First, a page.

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The Disvalue of 'Contingent Valuation' and the Problem of the 'Expectation Gap'

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'Contingent Valuation' is a method often used to make decisions about environmental issues. It is used to elicit citizens' preferences at the location of a specific facility, new road and the like. I argue that even if we could elicit a truly informed and 'free' choice, the method would remain flawed, as 1) all 'local' activity also has far-reaching environmental consequences; 2) majority decisions may support chices that adversely affect minorities; 3) even with full information, consenting to harms like significant alterations of our normal functioning or health, or genetic mutations, may not be morally acceptable.

Keywords: citizens' choices; global impacts; minority rights; risk assessment methods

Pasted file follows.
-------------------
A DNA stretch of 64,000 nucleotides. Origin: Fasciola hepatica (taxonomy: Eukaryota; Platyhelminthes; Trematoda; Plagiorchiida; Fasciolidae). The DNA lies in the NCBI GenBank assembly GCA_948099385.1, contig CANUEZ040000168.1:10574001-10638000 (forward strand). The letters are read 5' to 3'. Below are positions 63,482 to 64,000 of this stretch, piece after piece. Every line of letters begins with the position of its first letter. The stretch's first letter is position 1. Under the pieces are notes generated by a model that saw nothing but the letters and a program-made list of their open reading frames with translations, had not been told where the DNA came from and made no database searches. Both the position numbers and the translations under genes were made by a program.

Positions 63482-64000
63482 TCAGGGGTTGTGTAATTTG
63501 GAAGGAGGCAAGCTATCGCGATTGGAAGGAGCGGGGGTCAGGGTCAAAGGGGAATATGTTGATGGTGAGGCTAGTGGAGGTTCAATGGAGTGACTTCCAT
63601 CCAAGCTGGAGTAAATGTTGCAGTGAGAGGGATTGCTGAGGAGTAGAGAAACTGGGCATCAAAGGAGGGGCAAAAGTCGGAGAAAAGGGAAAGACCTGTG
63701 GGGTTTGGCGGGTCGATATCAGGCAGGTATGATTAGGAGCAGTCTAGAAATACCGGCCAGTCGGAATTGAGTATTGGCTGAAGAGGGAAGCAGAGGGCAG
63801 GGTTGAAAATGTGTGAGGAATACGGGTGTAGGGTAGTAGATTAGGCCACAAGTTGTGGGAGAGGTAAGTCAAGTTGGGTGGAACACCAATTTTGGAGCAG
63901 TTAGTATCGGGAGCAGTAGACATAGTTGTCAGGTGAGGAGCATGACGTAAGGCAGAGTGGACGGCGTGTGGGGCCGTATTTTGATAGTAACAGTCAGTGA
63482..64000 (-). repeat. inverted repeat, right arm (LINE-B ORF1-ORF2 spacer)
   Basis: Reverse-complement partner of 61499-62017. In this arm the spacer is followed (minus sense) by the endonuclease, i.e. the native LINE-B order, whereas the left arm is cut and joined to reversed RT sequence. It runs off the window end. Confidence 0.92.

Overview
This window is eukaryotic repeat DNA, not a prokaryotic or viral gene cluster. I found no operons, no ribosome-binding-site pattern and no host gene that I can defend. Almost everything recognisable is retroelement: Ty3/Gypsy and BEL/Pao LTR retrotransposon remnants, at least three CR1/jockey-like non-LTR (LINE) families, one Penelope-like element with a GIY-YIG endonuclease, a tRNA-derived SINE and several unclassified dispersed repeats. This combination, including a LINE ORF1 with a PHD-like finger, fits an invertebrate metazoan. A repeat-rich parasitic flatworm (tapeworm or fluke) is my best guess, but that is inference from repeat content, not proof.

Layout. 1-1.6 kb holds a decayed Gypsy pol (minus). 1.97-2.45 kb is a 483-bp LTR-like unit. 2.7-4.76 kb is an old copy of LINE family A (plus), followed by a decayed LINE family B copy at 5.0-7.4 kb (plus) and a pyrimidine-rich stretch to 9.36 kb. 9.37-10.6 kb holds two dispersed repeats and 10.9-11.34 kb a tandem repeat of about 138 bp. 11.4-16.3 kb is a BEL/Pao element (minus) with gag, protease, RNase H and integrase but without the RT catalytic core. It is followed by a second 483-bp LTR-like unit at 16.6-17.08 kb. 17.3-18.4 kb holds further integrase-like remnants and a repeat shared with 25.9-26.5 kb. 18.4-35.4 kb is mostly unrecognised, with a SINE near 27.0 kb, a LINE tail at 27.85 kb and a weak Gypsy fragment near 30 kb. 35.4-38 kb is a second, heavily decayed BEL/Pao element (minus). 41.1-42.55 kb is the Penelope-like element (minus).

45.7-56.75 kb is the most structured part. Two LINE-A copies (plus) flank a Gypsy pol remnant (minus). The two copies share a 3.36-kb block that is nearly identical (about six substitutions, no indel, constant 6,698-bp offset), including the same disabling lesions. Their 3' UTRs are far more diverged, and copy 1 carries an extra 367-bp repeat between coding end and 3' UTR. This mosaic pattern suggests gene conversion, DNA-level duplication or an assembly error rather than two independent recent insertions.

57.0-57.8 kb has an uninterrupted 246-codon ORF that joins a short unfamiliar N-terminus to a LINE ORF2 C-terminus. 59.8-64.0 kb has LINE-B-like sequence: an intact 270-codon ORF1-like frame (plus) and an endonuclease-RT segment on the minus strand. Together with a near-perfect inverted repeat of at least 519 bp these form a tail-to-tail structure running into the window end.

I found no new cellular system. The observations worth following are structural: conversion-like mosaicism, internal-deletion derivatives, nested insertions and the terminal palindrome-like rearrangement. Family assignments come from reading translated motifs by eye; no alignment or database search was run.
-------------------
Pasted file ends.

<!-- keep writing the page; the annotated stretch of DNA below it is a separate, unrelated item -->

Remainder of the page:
Document Type: Research Article


Publication date: May 1, 2000

More about this publication?
  • Environmental Values is an international peer-reviewed journal that brings together contributions from philosophy, economics, politics, sociology, geography, anthropology, ecology and other disciplines, which relate to the present and future environment of human beings and other species. In doing so we aim to clarify the relationship between practical policy issues and more fundamental underlying principles or assumptions.

    Environmental Values has an impact factor (2015) of 1.311.
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